Broccoli is often promoted as one of the “superfoods” which we should eat more of but understanding exactly why it is so beneficial and how to include in our diets is something I think is not only essential but also motivating for us.
Oestrogen is one of our key sex hormones, essential for reproduction and survival and we have receptors for oestrogen in nearly every organ in our bodies. Levels of oestrogen fluctuate and decline at perimenopause causing a significant impact on our health beyond hot flushes. Supporting oestrogen early in perimenopause (which can start at mid-forties) can help both our transition through the menopause and our longer term health.
“I don’t like taking pain killers” is a phrase we often hear in practice, many patients can be concerned about the possible side effects of ibuprofen or paracetamol or the adverse effects these drugs can have on the liver especially when taken regularly.
The period around menopause (Perimenopause) is a period of significant hormonal changes especially our primary sex hormones oestrogen, progesterone and testosterone.
Everything we consume has an effect on our health (positive or negative) and if we support our bodies by nourishing them with whole, real food we are optimising our potential to feel vibrant, happy and healthy, to feel and look amazing and be empowered to do the things we want to.
When we are recovering from viral infections we tend to think about infection purely in terms of its affect on our body and the physical manifestations from experiencing symptoms such as a cough, chill, fever, joint aches and pains, nasal congestion etc. Once these symptoms have died down / gone we may however be surprised that we have “lost our mojo”, that we are experiencing low mood, anxiety, ongoing fatigue and a lack of motivation.
Polycystic Ovary Syndrome (PCOS) is one of the most common sex hormone disorders in women affecting between 6-7% of UK women of childbearing age. In addition to sex hormone dysregulation, it is also linked to insulin resistance, dysregulation of the gut microbiome and also a genetic predisposition.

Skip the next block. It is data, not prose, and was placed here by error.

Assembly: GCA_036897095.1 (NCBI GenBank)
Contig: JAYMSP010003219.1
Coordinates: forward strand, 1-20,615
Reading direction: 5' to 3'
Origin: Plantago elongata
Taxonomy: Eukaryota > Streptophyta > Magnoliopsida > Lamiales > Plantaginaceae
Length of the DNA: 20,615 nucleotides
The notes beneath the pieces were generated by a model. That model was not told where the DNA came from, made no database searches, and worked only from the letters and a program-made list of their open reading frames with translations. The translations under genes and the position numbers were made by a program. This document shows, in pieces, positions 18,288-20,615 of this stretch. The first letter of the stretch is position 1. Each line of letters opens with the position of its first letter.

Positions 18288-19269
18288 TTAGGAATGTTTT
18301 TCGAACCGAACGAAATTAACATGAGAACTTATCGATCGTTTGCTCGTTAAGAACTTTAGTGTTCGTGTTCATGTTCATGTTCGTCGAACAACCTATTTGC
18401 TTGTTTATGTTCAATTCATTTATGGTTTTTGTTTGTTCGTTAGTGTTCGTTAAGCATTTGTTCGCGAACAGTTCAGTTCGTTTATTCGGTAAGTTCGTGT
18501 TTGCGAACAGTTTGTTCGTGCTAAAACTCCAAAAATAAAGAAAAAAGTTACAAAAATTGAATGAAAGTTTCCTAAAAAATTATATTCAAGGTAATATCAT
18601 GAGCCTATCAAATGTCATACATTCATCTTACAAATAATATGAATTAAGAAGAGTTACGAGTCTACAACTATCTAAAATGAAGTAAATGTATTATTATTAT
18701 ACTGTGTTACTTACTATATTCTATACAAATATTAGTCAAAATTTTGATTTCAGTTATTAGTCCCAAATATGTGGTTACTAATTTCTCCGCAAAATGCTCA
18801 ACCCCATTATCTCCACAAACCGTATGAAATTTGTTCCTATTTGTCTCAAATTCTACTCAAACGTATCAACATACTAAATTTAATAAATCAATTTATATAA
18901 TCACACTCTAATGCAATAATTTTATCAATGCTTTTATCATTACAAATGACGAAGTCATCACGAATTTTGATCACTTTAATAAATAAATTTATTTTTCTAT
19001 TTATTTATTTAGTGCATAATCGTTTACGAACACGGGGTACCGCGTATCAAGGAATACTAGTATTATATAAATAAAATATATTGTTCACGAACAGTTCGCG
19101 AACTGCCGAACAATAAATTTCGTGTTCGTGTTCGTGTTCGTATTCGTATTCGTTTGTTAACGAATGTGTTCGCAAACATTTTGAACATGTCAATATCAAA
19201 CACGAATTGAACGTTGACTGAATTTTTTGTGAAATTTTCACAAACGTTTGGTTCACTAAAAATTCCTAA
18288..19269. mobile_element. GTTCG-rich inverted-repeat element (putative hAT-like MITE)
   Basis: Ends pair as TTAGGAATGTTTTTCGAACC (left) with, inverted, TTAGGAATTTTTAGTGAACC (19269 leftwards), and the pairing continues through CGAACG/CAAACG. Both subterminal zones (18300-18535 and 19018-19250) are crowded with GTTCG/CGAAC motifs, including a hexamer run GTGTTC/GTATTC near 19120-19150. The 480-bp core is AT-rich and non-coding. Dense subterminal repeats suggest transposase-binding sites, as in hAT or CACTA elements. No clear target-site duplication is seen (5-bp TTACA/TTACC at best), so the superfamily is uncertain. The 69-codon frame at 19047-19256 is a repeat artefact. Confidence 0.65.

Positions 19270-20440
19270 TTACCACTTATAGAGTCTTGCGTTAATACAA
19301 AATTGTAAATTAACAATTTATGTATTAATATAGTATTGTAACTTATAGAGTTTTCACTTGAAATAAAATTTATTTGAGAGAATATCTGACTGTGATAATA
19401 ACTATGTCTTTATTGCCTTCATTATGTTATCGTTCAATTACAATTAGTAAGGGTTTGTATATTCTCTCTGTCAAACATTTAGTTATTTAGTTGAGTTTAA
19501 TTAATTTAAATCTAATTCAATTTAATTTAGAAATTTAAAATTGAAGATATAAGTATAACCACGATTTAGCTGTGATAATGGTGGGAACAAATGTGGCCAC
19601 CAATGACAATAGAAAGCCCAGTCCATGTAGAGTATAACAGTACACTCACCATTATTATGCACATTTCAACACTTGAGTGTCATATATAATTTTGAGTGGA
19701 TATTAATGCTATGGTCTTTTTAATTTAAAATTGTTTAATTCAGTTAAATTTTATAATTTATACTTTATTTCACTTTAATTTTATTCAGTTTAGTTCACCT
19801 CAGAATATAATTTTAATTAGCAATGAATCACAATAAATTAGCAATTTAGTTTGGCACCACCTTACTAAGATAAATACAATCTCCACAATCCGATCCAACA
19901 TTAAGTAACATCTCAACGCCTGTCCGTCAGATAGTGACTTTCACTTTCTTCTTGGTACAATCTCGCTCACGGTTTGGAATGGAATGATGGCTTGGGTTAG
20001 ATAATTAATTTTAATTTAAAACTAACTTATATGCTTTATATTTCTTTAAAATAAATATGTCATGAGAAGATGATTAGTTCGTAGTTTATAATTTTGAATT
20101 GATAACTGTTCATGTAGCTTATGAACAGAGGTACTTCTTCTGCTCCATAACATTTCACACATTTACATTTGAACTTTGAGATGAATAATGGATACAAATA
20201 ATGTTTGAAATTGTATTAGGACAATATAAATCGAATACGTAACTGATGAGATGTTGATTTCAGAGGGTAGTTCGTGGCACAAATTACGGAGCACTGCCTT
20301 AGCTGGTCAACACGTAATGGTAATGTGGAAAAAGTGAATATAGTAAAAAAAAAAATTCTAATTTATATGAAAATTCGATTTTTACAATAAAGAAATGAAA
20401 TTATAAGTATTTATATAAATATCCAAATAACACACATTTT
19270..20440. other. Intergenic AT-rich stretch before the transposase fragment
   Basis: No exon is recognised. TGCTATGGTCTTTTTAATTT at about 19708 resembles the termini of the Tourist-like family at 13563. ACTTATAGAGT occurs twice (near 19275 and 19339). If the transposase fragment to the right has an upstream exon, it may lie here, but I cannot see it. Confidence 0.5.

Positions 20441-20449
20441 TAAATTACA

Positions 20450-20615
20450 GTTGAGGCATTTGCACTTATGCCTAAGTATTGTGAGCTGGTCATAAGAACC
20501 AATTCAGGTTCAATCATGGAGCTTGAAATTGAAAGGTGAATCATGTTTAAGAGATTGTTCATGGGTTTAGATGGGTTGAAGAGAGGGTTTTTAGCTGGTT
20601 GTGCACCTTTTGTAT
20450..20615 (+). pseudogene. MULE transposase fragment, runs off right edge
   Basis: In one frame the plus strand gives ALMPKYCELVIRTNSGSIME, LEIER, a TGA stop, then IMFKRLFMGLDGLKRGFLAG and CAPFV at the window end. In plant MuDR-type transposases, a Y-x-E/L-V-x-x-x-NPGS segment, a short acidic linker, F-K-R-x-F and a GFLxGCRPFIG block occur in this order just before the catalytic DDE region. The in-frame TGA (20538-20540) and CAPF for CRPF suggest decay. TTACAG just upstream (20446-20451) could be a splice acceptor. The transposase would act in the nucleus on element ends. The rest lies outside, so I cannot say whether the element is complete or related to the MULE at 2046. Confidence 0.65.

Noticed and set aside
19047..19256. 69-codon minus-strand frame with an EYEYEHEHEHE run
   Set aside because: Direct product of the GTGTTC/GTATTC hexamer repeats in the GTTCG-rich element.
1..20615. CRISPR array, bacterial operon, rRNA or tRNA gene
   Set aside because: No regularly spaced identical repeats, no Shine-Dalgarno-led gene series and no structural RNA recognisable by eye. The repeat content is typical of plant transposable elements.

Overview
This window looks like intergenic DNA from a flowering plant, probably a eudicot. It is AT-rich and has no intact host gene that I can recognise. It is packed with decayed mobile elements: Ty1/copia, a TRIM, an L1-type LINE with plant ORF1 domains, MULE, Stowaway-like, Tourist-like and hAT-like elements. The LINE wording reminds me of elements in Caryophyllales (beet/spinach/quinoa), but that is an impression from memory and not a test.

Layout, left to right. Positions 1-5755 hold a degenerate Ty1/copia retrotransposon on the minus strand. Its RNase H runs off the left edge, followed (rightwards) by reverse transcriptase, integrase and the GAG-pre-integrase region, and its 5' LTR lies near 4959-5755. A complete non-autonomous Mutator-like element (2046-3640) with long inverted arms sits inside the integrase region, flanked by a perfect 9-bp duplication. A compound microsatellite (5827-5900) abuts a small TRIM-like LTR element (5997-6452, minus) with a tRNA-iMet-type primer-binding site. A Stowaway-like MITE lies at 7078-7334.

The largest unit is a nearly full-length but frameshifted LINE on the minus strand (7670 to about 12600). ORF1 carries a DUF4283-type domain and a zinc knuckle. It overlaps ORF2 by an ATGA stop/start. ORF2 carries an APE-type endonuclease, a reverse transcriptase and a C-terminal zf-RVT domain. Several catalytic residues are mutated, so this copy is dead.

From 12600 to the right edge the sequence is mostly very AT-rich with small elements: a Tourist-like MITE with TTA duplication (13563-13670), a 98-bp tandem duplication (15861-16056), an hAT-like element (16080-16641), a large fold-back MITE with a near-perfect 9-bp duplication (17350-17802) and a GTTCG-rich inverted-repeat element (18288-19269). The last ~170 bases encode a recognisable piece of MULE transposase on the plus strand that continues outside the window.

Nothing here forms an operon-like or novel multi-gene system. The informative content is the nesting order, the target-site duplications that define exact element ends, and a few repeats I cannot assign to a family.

Approximately 10% of women suffer from an under active thyroid, (otherwise known as hypothyroidism) and often they find themselves living in a “zombie” like state, experiencing debilitating symptoms that have a huge impact on their quality of life.
Hormones have a huge impact on our overall health and well being as they affect everything from our menstrual cycles to health issues such as PCOS, Thyroid, PMT and Endometriosis. Nutrition can be a powerful tool when addressing hormone imbalances as when hormones are in harmony you reclaim your life back! Here are my top 10 foods to eat to help restore hormone balance.
There is emerging science and new information that water can improve our health at a cellular level by providing our cells with more energy and oxygen, thus improving our energy and circulation.
Most of us experience stress on a daily basis and this can benefit our health and life as it brings vitality, energy and focus to daily tasks. However when those daily stressors accumulate and we are not eating the right foods or adapting our lifestyles to support our adrenal (stress) glands, it can lead to chronic stress and even “burn out” which can leave us feeling like we are “running on empty”, “tired all the time” or worst case – not be able to get out of bed and function at all which is called “burn out syndrome”.
At this time of year some of us may be thinking about how we can boost our immunity for the winter ahead and avoid those dreaded winter colds or worse flu. I would suggest however that immunity is the cornerstone or foundation of our health and goes far beyond fighting infections (such as the common cold).